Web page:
Slow Spring Gives Way to Busy Summer for Outfitters

Outfitting businesses across the valley dealt with a high volume of reservations over summer and into the fall following an uncertain spring

By Maggie Dresser
Swan Mountain Outfitters packers Cooper Davis, front, and Ken Wallace lead a team across Crystal Ford as they descend from Sperry Chalet on July 13, 2018. Beacon File Photo

When Glacier National Park closed at the end of March, right when coronavirus lockdowns were gripping the world, outfitters in West Glacier and the Flathead Valley were canceling reservations and received few phone calls for rafting, fishing and trail ride bookings.

Fast forward to June when the park reopened, and Glacier Guides co-owner Denny Gignoux says he received a swarm of phone calls from tourists looking to book a trip.

“We hit the middle of June and then we had a whole flurry of new people call and want to make a reservation,” Gignoux said. “But they wouldn’t call once — they’d call two or three times and they’d want to discuss COVID policies. Our poor office staff was answering to people all the time. It was exhausting.”

The busy summer was a stark contrast to earlier this spring, when nearly 40 gateway businesses ranging from outfitters to banks to park concessionaires wrote a letter to Glacier National Park Superintendent Jeff Mow requesting more clarity about the park’s reopening procedures in order to save their businesses.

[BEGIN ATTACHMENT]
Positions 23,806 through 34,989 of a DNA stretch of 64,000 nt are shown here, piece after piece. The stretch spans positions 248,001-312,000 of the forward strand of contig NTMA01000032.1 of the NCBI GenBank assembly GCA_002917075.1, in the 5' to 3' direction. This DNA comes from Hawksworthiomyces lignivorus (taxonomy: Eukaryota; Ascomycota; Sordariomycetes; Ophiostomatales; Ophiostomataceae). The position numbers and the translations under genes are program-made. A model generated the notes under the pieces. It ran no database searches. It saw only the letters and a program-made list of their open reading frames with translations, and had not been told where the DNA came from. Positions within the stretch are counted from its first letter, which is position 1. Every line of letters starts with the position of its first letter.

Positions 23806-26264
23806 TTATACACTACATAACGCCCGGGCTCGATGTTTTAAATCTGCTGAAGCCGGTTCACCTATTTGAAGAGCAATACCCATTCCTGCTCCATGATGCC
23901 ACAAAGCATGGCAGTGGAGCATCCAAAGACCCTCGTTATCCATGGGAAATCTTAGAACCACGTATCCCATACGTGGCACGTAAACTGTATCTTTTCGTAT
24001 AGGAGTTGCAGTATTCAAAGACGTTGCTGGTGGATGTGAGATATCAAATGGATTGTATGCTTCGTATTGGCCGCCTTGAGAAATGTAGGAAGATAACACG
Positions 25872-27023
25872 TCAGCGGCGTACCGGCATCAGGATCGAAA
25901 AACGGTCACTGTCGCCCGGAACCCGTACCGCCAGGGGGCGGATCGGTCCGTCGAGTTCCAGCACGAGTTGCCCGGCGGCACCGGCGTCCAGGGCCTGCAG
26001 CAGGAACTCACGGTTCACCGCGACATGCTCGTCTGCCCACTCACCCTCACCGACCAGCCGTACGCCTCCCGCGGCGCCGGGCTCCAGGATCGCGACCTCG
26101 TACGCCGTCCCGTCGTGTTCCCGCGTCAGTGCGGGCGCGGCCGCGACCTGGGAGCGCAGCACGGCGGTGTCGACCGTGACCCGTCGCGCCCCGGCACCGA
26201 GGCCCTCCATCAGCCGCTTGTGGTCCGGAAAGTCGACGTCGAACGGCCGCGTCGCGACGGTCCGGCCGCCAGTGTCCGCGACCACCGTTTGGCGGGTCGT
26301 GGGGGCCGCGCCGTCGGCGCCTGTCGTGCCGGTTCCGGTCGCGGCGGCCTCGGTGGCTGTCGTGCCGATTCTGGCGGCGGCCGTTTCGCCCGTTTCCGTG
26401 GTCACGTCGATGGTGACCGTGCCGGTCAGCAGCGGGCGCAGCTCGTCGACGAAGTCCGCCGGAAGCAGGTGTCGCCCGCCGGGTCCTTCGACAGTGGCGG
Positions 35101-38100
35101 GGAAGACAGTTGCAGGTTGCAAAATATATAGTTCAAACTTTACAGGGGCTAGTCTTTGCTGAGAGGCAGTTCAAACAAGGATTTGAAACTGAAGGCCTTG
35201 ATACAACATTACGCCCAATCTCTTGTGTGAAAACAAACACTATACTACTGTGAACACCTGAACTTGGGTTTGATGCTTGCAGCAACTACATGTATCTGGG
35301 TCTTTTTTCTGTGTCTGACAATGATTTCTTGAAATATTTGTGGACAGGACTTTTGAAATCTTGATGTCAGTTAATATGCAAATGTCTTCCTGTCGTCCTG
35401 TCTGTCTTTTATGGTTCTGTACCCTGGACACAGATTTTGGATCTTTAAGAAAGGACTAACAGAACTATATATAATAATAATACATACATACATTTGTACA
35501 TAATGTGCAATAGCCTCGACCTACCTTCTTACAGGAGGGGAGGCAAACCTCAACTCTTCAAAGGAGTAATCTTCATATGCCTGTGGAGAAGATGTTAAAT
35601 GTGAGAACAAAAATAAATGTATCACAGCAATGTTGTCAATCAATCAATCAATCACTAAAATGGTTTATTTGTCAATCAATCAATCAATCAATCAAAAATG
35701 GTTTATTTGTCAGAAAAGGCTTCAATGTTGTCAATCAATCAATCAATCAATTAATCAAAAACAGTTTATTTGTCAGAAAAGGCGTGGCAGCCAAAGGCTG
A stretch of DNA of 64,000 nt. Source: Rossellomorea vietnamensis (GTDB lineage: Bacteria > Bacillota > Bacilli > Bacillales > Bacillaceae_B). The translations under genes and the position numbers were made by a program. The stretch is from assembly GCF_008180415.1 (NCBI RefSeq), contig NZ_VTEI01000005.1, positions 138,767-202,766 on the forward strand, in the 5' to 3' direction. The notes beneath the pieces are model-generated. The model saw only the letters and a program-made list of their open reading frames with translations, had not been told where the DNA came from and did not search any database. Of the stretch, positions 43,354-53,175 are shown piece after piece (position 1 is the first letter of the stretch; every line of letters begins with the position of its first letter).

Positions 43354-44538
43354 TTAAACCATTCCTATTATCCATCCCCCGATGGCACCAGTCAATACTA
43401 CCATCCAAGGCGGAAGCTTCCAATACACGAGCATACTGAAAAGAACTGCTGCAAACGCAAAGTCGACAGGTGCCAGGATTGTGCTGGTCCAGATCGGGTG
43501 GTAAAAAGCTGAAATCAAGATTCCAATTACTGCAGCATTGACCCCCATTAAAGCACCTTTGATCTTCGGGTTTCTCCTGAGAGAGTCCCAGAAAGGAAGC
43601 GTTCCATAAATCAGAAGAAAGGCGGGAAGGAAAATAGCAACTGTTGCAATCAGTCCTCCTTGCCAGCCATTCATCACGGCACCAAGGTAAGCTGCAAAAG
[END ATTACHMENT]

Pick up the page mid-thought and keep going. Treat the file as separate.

With a slow spring, busy summer and busier-than-normal fall, outfitters’ revenue is mostly down for the year, but not as much as many thought it would be.

Gignoux booked more bicycle rentals than ever before, but his overnight raft trips were down about 25% by the end of the season.

At Swan Mountain Outfitters, General Manager Aubrie Loroña was preparing for a 50% drop in revenue this season, but she only saw about 30%.

“I think we were pleasantly surprised,” Loroña said. “We were completely down for May and had to cancel guide school and couldn’t run a bear hunt or anything in the park … Those shoulder months matter a lot because those are the months that dictate the season since we are always at capacity in July and August.”

But Loroña was ready for an unpredictable summer once COVID hit. While business owners only had a few days to plan once park officials announced Glacier would reopen in June, Loroña was prepared for changing plans.

“I think it paid off, but it was exhausting,” she said. “I think it took a toll on our people on the front lines of tourism who went above and beyond. Whether it was a restaurant or trip, they had so much extra stuff on their plate to enforce rules and still give customer service.”

At Flathead Lake Charters in Bigfork, fishing guide Todd Noble says he was consistently busy all summer, even before the park opened. While he doesn’t usually start doing trips seven days a week until mid-June, he says it started in early June this year.

Noble says his season wasn’t impacted by the pandemic. The charter company even hired an extra guide and started doing twilight fishing trips so it wouldn’t have to turn as many customers away. It normally run trips through the end of October, but called the season quits at the end of September this year.

“We were all burned out,” he said.

Even though outfitters saw a better season than they had anticipated, the unpredictable season and extra COVID obstacles left managers and staff stressed.

“You’re just praying you make it through each week,” Gignoux said.

But outfitters are also looking forward to next year when they can hopefully return to some sort of normalcy. But both Loroña and Gignoux think many safety measures will remain for the 2021 season. They’re just glad they will be prepared for them this time.

“I’m so thankful it’s over,” Gignoux said. “But I think this is going to be a new normal of sorts.”


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